Sometimes, when I’m listening to a person, I feel like I’m moving in slow motion. Maybe it’s not physically true, but I feel like my brain isn’t following along fast enough to pick up the importance of everything being said.

For several days last week, this was certainly the case.

I blame George Gilder.

He started it.

We finished our Irrational Economic Summit in La Jolla last Friday. At breakfast on the final day I realized I’d spent less than 45 minutes outside the hotel, even though the views are gorgeous (overlooking Torrey Pines golf course and the Pacific Ocean) and the weather was California-perfect.

The reason I stayed inside was because there was just so much to learn.


On day one (Wednesday), Harry and I presented to the group, laying out our views of where we are and what’s to come. Then we heard from George Gilder, the old Titan of Technology.

He has a new book out, Knowledge and Power, in which he defines how economies and power can shift as quickly as people can change their minds. During his talk, he outlined his views on technological innovations and what lies ahead as we progress through a knowledge-based global revolution.

It was fascinating!

And it was on purpose.

His point was that innovation and information will propel us forward at a much greater pace than we expect, dispensing power with the knowledge.

On the second day we heard from Adam, our investment strategist. Adam discussed the differences between cyclical investing and trend investing, rational and irrational markets, and simple versus complex systems.

His overall theme was that investors can capture outsized returns by following trends and being flexible enough to rotate their investments among sectors when they show different levels of strength.

It doesn’t have to be a terribly complex system.

Just like George Gilder, Adam clearly illustrated that investors can, and should, be purposeful in their stock selection and their holding period. They shouldn’t simply rely on an overall rise in the markets to generate wealth.

The day continued with Eddie Speed explaining how to invest in discounted notes on homes. This is a new area for many of us, because it specifically is not about buying homes.

Instead, as Eddie pointed out, you buy the mortgage itself and you become the bank. This keeps you at arm’s length from the property and gets rid of the late night calls about plumbing that are a landlord’s nightmare!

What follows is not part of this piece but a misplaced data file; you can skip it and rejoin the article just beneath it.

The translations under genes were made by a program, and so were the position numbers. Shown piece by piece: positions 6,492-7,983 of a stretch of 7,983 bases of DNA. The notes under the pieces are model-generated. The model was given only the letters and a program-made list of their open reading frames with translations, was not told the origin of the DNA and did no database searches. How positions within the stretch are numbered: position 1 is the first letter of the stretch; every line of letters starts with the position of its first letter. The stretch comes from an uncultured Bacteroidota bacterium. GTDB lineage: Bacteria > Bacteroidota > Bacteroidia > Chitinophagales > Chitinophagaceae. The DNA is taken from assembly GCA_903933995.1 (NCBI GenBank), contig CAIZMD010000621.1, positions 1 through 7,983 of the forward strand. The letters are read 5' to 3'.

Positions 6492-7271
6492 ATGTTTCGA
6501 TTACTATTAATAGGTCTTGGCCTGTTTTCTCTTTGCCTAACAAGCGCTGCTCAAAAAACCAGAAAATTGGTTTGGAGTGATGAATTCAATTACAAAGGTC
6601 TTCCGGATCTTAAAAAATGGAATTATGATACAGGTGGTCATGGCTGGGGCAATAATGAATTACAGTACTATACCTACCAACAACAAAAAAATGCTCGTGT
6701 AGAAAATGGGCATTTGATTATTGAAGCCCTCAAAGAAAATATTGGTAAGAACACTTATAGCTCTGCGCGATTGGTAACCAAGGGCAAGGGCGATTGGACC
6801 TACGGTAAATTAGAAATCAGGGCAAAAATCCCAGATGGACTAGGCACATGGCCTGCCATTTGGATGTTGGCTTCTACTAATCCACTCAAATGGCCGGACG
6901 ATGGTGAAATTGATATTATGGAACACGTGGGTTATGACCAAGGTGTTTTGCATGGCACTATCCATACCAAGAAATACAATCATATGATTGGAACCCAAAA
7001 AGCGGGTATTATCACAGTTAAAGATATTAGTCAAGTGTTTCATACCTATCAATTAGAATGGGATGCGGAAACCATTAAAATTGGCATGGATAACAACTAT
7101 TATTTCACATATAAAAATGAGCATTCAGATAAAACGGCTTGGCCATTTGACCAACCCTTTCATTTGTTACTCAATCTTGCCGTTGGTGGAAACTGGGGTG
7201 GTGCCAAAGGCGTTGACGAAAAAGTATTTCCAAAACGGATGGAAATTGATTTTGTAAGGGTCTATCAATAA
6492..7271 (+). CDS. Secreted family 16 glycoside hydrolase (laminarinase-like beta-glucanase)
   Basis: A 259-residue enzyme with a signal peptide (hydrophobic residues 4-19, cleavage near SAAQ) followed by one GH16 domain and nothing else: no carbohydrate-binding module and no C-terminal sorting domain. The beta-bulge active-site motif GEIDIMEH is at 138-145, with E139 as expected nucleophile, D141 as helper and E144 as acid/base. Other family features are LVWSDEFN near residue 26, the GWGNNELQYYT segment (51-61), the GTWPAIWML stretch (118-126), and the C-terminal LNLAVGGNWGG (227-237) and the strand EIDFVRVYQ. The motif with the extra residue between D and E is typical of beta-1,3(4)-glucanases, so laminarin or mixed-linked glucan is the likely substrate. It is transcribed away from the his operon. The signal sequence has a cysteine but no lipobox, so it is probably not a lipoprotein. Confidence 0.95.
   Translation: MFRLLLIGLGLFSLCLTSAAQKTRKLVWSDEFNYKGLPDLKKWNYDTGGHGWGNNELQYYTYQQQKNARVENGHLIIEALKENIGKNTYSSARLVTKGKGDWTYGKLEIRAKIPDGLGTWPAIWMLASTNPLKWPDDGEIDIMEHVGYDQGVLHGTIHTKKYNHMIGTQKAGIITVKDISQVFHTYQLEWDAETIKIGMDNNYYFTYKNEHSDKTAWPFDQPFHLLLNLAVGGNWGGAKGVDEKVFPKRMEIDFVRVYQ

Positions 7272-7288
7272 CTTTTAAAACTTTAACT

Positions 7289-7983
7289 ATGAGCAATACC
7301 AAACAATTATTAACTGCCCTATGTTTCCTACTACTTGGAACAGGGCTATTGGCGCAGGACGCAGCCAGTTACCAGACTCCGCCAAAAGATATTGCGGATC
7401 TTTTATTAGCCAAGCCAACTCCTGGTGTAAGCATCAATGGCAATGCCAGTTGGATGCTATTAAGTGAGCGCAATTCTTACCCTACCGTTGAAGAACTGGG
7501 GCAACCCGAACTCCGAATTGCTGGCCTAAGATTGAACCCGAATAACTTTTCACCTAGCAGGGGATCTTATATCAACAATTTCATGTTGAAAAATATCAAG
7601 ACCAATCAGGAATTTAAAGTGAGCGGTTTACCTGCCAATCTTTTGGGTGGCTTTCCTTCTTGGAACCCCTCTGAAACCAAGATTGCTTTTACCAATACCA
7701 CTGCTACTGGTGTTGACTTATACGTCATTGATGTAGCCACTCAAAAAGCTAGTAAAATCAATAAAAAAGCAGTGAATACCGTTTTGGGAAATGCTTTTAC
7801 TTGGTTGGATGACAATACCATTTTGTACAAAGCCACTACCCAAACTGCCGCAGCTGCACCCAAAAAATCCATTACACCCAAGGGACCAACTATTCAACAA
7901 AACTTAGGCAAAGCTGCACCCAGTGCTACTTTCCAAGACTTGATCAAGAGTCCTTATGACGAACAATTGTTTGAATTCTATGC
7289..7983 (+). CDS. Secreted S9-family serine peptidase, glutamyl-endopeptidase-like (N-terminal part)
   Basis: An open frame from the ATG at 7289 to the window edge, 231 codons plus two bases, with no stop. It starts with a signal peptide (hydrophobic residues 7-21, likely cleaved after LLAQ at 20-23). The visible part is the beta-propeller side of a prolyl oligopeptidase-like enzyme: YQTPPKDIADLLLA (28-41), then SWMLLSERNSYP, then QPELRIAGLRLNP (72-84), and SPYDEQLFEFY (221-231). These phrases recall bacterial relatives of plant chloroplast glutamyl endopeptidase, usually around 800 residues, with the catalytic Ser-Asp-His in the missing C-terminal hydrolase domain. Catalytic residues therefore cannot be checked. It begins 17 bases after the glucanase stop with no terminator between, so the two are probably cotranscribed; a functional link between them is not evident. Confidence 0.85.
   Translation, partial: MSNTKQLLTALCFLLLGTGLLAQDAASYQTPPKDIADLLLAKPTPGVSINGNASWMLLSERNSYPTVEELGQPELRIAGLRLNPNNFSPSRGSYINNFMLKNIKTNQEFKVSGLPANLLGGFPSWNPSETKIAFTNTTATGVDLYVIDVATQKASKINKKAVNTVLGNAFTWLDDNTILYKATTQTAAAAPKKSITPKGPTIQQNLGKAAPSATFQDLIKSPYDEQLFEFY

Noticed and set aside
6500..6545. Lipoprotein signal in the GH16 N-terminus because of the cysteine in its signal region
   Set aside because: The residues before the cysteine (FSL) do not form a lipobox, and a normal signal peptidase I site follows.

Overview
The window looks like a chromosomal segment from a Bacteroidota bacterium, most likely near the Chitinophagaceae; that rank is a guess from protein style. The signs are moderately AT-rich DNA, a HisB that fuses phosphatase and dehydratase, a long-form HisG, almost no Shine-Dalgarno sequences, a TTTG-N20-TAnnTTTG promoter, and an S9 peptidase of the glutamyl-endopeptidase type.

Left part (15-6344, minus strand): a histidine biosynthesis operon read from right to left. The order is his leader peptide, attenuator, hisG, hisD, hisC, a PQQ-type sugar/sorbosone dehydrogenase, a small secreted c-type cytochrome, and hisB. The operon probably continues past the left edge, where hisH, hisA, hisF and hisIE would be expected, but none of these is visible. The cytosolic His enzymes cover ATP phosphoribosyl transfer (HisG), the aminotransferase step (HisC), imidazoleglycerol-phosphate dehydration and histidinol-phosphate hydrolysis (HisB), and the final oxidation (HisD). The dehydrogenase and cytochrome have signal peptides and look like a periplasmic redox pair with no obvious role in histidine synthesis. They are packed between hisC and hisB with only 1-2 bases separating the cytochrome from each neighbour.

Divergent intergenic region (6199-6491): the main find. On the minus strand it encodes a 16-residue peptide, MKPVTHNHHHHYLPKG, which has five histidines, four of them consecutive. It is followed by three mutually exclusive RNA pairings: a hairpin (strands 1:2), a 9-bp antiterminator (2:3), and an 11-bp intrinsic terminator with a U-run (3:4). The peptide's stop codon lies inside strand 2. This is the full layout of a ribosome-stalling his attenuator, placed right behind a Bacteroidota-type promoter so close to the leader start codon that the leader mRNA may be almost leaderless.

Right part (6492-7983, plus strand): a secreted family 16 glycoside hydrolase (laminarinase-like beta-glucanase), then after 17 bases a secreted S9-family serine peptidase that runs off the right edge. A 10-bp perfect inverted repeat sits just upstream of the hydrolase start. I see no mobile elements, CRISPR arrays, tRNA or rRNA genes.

Eddie boiled it down to one thing – buying mortgages at a discount all centers on pricing the purchase correctly.

The information kept flowing, with Doug Lodmell giving insight on asset protection… and Phil Anderson explaining his views of real estate cycles.

Another highlight was the presentation by Dr. Lacy Hunt of Hoisington Investment Management. Lacy continues to show anyone willing to listen why the debt situation in the U.S., as well as the world, will act as an anchor on growth for years to come. This will profoundly affect economies and investments along the way.

Taking a cue from the speakers, I reflected on the information we received and the knowledge gained over the three days and made a couple of interesting observations.

The first is that I need to listen more quickly. I’m not sure how I’m going to do that, but I think I’ll start by reviewing the audio recordings of the meetings. You can get your copy here.

The second is that our job as individuals is to take responsibility for, and control of, our financial futures.

We need to do things on purpose.

We should critically view every dollar we control, every investment we hold, in terms of what purpose they serve.

Are we holding stocks that don’t fit?

Have we done enough to move at least partially away from traditional stock and bond markets to increase our returns and lower our risk?

Have we reviewed our business plans and even family plans in light of how our economy is most likely to unfold in the years to come?

If you have the nagging feeling that the answer to some of these questions is “no,” then there is work to do!

The end of the year is coming. It’s a typical time for people to take stock of where they are, where the nation is, and what might lie ahead.

Gaining insight before such a comprehensive review is critical to making good decisions for the year – and years – ahead. Our Irrational Economic Summit was well-timed this year… even if it did go by too quickly.


P.S. You have limited time to secure your copy of the Irrational Economics Audio. Less than eight hours in fact. Do so now, before it’s too late. Click here.

Follow me on Twitter @RJHSDent


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Rodney Johnson
Rodney works closely with Harry to study the purchasing power of people as they move through predictable stages of life, how that purchasing power drives our economy and how readers can use this information to invest successfully in the markets. Each month Rodney Johnson works with Harry Dent to uncover the next profitable investment based on demographic and cyclical trends in their flagship newsletter Boom & Bust. Rodney began his career in financial services on Wall Street in the 1980s with Thomson McKinnon and then Prudential Securities. He started working on projects with Harry in the mid-1990s. Along with Boom & Bust, Rodney is also the executive editor of our new service, Fortune Hunter and our Dent Cornerstone Portfolio.